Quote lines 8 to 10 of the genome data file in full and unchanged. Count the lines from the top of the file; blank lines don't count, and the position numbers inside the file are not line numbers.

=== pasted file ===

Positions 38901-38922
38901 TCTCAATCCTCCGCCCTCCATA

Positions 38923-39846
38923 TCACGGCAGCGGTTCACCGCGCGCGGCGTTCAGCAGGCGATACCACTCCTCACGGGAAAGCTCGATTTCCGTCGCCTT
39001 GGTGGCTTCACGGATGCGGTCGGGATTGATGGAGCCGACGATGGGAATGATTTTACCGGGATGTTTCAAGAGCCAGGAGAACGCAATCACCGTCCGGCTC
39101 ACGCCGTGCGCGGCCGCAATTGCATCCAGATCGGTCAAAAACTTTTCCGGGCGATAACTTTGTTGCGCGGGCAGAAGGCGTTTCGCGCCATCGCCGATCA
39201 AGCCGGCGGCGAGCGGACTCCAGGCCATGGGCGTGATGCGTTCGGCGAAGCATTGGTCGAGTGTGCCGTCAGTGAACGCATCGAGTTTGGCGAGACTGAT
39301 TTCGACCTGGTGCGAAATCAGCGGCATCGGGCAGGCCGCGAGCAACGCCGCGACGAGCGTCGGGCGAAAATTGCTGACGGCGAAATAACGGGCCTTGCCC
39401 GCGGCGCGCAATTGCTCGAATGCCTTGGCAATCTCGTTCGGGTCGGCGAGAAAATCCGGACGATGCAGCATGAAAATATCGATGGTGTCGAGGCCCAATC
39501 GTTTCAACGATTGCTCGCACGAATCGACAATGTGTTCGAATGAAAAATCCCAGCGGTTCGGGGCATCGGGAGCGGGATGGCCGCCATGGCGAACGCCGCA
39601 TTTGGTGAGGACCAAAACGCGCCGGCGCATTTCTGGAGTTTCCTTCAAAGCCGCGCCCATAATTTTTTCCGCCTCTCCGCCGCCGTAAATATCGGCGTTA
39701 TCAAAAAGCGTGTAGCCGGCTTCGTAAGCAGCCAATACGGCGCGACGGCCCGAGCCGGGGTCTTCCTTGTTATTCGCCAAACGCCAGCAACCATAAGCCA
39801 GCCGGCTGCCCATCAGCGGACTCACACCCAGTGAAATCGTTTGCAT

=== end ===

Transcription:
39301 TTCGACCTGGTGCGAAATCAGCGGCATCGGGCAGGCCGCGAGCAACGCCGCGACGAGCGTCGGGCGAAAATTGCTGACGGCGAAATAACGGGCCTTGCCC
39401 GCGGCGCGCAATTGCTCGAATGCCTTGGCAATCTCGTTCGGGTCGGCGAGAAAATCCGGACGATGCAGCATGAAAATATCGATGGTGTCGAGGCCCAATC
39501 GTTTCAACGATTGCTCGCACGAATCGACAATGTGTTCGAATGAAAAATCCCAGCGGTTCGGGGCATCGGGAGCGGGATGGCCGCCATGGCGAACGCCGCA